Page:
Can an AI-powered counsellor boost Atlantic Canada’s student recruitment initiatives? Meet the founder who believes so - New Canadian Media
Himanshu Barthwal signs the incubator agreement at Genesis, Newfoundland’s innovation hub in Toronto.
Himanshu Barthwal signs the incubator agreement at Genesis, Newfoundland’s innovation hub in Toronto.

Can an AI-powered counsellor boost Atlantic Canada’s student recruitment initiatives? Meet the founder who believes so

Himanshu Barthwal, the founder of Admission Overseas and Admit Offer, headquartered in St. John’s, Newfoundland, is at the forefront of the artificial intelligence-driven revolution in the education industry, developing proprietary technology that helps students and college counsellors to make better decisions.

For aspiring international students, Canada is one of the most sought-after destinations. The Great White North is a fixture in the Top 10 of U.S. News’ Study Abroad Rankings, and in countries like India, surveys position the nation at the top of prospective scholars’ preferences. 

One region that is actively looking to capitalize on this is Atlantic Canada. According to The PIE (Professionals in International Education) News, full-time international enrollment in the Maritime provinces has surged by 15.5 per cent. While this is a relevant indicator, there is work to be done.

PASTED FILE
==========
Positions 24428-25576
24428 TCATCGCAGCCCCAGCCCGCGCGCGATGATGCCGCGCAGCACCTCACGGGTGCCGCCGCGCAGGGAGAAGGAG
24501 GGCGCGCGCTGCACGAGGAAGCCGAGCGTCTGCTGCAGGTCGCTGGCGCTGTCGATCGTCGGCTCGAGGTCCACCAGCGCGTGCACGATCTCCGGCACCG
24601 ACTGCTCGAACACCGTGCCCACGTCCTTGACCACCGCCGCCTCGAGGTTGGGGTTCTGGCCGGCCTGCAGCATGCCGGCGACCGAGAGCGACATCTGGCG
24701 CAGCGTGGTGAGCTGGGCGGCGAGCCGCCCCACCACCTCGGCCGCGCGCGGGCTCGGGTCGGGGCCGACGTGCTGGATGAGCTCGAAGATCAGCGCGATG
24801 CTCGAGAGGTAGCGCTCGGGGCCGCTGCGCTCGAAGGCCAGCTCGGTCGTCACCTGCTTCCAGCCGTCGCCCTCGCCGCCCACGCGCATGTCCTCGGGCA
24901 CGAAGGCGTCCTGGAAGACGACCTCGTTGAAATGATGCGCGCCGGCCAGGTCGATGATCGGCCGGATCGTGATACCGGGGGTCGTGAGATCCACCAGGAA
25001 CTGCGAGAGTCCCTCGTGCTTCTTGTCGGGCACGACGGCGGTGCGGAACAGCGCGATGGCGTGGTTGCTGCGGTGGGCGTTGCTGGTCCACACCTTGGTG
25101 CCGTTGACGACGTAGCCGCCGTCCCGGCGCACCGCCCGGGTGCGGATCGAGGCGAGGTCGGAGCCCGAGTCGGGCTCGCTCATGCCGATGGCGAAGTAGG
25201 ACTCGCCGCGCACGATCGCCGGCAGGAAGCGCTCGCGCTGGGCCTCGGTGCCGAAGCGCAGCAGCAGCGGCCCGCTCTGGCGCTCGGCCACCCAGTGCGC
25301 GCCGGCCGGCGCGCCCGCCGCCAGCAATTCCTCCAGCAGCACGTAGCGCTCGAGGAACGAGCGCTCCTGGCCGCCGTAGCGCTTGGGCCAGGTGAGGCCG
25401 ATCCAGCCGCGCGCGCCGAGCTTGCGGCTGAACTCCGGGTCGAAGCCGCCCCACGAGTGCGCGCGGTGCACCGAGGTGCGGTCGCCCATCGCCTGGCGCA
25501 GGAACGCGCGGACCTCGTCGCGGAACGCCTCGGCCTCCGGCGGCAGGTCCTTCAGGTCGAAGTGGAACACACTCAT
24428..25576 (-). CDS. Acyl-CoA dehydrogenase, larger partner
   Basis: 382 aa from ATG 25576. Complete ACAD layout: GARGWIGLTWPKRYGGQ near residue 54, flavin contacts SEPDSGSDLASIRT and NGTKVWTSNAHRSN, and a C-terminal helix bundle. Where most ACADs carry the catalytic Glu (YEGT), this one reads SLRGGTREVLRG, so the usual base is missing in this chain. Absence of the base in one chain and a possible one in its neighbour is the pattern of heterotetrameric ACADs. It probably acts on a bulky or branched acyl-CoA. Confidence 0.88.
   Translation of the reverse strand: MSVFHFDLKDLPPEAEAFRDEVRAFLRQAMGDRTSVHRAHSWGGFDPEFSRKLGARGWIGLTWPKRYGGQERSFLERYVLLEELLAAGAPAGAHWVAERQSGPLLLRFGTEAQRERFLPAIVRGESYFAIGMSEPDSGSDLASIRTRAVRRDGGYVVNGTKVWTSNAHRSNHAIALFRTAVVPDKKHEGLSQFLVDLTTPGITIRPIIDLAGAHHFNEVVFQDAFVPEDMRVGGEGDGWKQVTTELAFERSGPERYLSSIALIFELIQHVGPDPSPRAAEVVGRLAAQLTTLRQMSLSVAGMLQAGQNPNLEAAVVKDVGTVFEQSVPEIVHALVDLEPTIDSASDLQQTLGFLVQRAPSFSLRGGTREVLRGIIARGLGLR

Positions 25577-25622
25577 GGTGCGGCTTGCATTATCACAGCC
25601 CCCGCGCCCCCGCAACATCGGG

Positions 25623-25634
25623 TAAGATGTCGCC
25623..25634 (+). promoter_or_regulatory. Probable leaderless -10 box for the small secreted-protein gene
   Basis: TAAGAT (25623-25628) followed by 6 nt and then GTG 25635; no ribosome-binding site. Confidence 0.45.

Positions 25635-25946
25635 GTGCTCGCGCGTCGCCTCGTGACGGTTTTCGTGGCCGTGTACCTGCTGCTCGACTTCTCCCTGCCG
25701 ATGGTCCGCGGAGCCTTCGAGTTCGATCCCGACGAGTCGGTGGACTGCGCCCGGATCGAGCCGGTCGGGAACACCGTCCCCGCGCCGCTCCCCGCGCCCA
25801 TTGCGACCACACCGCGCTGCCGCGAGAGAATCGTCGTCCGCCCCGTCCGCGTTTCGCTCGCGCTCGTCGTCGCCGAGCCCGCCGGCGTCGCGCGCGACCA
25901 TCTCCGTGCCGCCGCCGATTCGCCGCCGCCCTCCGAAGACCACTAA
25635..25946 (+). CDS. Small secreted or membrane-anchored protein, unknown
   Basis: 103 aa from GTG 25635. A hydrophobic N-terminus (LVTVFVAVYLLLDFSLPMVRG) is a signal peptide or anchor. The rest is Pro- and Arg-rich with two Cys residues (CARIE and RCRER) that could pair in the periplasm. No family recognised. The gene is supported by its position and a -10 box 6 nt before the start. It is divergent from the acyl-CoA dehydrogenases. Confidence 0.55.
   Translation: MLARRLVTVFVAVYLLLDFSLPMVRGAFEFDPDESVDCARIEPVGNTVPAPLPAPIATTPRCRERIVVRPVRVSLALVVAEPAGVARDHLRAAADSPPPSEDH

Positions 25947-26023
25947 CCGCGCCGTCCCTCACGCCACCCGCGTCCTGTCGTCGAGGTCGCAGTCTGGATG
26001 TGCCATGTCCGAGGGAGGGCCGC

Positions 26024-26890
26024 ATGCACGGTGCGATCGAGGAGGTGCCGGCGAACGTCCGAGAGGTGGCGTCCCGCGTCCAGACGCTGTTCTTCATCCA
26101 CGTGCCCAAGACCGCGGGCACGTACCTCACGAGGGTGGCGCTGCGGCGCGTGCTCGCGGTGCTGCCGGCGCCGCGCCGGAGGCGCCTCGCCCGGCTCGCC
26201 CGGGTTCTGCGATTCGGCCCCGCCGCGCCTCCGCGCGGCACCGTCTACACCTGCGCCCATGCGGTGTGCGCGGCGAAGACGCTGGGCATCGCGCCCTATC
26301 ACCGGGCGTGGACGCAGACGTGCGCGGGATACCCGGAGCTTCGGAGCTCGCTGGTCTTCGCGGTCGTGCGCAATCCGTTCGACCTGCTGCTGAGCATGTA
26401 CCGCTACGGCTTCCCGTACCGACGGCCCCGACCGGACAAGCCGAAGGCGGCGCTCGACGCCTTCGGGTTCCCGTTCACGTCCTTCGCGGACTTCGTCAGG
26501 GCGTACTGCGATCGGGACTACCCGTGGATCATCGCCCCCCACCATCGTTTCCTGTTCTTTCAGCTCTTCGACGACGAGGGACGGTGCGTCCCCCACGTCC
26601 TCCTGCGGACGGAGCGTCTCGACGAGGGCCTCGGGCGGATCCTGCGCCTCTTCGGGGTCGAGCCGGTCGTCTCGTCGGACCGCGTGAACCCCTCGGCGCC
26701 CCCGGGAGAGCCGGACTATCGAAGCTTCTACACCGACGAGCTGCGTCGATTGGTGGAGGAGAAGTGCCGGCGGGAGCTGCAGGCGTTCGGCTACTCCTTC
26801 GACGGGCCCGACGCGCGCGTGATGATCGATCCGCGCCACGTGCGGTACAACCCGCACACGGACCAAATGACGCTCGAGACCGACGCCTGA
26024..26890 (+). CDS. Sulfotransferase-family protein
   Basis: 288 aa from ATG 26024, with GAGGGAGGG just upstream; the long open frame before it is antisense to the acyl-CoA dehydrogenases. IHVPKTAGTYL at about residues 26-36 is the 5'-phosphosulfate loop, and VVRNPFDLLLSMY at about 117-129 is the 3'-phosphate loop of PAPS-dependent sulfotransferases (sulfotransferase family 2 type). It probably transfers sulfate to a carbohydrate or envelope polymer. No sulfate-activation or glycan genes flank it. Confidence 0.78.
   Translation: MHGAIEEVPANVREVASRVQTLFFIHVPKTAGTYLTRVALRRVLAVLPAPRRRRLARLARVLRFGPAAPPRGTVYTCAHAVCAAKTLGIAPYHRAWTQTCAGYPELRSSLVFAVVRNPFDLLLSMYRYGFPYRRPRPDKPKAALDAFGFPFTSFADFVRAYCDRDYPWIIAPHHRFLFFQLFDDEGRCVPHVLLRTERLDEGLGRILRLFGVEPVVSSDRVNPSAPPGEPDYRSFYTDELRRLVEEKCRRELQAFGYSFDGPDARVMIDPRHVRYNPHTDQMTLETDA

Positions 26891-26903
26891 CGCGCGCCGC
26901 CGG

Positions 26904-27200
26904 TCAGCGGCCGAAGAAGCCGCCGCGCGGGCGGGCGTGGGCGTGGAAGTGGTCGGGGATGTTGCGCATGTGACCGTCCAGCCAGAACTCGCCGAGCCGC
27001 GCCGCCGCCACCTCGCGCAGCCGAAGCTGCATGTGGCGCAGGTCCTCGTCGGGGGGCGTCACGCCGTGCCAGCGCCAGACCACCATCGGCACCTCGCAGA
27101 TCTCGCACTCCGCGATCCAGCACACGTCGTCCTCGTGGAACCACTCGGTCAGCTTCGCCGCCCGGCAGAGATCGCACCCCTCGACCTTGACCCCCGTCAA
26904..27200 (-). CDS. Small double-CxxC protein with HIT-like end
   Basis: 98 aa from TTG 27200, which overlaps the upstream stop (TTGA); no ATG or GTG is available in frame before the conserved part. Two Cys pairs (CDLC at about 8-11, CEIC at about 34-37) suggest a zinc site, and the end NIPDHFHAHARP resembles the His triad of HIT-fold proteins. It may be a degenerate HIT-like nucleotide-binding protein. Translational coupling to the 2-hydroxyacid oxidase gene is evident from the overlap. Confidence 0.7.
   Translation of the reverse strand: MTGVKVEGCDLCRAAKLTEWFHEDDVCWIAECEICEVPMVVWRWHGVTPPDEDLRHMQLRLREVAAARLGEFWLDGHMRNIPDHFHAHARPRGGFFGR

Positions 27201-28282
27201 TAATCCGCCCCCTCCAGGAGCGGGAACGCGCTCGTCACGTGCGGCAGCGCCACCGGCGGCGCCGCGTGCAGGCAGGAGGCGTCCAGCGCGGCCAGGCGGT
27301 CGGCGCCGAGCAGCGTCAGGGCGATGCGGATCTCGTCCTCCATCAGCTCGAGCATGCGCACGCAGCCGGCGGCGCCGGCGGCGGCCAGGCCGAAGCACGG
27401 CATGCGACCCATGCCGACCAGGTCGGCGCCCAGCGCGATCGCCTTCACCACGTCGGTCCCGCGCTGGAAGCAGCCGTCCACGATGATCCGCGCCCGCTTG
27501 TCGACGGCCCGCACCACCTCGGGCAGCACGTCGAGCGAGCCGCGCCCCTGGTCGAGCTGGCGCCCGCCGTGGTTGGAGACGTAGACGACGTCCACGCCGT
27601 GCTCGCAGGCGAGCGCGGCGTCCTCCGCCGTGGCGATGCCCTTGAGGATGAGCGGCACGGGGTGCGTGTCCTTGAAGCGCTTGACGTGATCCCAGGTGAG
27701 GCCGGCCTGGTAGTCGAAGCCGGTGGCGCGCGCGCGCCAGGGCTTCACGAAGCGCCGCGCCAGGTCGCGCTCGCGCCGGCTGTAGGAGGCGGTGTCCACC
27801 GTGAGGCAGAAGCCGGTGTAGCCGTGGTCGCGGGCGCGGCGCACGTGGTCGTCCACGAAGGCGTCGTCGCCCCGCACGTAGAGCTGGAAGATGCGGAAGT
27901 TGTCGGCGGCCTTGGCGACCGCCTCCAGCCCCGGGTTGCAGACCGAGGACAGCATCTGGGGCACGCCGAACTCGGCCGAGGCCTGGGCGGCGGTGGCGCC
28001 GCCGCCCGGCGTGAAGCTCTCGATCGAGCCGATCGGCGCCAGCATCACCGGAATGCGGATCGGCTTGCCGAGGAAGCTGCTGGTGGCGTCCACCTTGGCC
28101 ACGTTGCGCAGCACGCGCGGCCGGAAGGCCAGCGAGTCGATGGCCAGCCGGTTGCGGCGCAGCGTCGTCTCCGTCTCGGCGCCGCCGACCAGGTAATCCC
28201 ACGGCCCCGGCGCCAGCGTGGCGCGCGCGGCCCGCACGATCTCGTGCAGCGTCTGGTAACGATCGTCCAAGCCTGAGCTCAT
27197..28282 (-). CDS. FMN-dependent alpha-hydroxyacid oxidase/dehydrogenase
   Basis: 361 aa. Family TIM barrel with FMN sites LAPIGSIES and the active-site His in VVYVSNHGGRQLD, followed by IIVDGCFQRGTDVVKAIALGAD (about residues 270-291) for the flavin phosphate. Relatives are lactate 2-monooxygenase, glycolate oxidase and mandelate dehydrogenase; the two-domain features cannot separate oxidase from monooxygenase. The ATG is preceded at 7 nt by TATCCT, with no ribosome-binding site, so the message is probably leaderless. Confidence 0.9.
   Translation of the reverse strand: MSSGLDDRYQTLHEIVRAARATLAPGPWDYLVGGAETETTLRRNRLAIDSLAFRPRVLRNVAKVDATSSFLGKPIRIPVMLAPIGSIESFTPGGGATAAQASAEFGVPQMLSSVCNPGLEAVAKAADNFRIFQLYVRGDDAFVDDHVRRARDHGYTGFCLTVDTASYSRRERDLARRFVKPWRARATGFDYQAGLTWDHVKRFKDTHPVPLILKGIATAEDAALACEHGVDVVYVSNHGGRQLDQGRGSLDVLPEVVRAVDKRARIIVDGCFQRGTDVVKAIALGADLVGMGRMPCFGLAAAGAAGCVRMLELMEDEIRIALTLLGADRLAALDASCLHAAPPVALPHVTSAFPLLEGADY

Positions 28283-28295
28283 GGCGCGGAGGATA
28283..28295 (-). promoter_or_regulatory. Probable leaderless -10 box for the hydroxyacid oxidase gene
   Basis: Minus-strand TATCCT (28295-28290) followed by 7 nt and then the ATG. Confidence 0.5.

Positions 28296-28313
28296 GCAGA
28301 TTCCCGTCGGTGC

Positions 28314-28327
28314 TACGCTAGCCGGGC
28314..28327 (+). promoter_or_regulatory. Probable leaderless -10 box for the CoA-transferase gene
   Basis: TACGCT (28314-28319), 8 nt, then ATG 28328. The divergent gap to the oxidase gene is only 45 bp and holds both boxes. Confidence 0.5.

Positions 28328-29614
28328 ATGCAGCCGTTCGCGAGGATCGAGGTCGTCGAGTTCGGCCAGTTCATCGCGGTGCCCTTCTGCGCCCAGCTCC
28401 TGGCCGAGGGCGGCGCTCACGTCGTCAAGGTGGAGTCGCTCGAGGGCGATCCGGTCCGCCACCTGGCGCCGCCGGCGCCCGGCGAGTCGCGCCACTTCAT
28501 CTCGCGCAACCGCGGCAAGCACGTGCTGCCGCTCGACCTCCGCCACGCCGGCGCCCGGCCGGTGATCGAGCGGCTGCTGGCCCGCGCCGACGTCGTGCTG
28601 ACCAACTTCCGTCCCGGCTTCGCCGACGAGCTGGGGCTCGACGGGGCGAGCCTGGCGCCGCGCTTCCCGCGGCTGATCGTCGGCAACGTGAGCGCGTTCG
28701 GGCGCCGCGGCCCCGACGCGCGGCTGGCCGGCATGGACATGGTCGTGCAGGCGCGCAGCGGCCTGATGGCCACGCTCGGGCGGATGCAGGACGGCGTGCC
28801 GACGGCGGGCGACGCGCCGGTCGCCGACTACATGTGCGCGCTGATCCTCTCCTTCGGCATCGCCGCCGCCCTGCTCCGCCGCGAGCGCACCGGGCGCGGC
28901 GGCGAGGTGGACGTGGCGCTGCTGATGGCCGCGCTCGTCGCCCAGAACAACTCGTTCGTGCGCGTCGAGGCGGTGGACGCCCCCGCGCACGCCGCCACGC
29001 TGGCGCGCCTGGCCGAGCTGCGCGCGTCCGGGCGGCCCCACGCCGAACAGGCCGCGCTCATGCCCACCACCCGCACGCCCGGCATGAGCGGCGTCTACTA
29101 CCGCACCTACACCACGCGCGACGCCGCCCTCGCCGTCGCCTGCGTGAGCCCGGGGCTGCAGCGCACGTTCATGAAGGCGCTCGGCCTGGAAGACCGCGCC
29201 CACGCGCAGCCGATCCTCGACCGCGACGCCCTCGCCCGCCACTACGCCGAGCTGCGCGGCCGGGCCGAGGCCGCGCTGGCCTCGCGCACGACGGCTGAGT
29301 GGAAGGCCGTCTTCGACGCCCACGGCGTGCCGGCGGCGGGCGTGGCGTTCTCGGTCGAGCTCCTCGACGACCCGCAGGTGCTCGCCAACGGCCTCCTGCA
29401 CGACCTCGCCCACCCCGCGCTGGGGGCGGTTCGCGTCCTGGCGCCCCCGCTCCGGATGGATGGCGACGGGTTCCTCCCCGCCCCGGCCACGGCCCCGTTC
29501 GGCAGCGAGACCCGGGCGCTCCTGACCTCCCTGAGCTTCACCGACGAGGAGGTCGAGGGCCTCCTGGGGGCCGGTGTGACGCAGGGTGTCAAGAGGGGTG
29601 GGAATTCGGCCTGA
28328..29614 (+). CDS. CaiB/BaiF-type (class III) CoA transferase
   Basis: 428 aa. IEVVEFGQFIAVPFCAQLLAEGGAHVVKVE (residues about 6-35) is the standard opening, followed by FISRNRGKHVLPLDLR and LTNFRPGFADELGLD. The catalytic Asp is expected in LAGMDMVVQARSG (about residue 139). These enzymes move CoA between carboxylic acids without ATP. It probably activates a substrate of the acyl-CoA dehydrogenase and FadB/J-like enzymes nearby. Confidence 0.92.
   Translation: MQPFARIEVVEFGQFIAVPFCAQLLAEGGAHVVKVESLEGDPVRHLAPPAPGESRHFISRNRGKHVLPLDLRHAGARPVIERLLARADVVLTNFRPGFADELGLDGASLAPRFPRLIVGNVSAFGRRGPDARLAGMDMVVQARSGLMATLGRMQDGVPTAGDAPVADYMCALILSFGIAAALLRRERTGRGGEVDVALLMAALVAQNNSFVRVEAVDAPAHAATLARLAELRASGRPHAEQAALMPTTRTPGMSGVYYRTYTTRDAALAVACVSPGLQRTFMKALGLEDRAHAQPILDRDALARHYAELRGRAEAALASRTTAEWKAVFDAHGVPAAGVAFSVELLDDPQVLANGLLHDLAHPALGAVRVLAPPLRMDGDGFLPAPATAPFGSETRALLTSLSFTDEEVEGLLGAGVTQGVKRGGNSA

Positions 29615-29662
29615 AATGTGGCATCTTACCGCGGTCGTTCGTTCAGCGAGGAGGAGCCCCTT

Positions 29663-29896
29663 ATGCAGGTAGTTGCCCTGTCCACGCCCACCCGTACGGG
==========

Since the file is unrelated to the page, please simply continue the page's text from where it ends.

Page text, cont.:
Out of more than 800,000 active study permit holders in the country, only about 42,900 reside in Atlantic Canada. As the official IRCC data reveals, Nova Scotia leads the pack with 20,845 international students in the province, followed by New Brunswick (11,405) and Newfoundland and Labrador (6,175), with Prince Edward Island coming last with 4,475. 

Despite having prominent higher education institutions, like Dalhousie University, Memorial University, and the University of New Brunswick, the stats show that students tend to opt for more populous provinces, with Ontario having 411,920 active permit holders, Québec having 93,425 and British Columbia having 164,945. 

However, for Himanshu Barthwal, founder and CEO of St. John’s-based startup Admission Overseas and its online platform Admit Offer, the relatively low Atlantic Canada numbers mean nothing but opportunity. 

Himanshu Barthwal, founder and CEO of Admission Overseas, speaking at Sault College in Sault Ste Marie.

“I believe that the Atlantic provinces are going to be a very popular education destination in the future,” Barthwal said.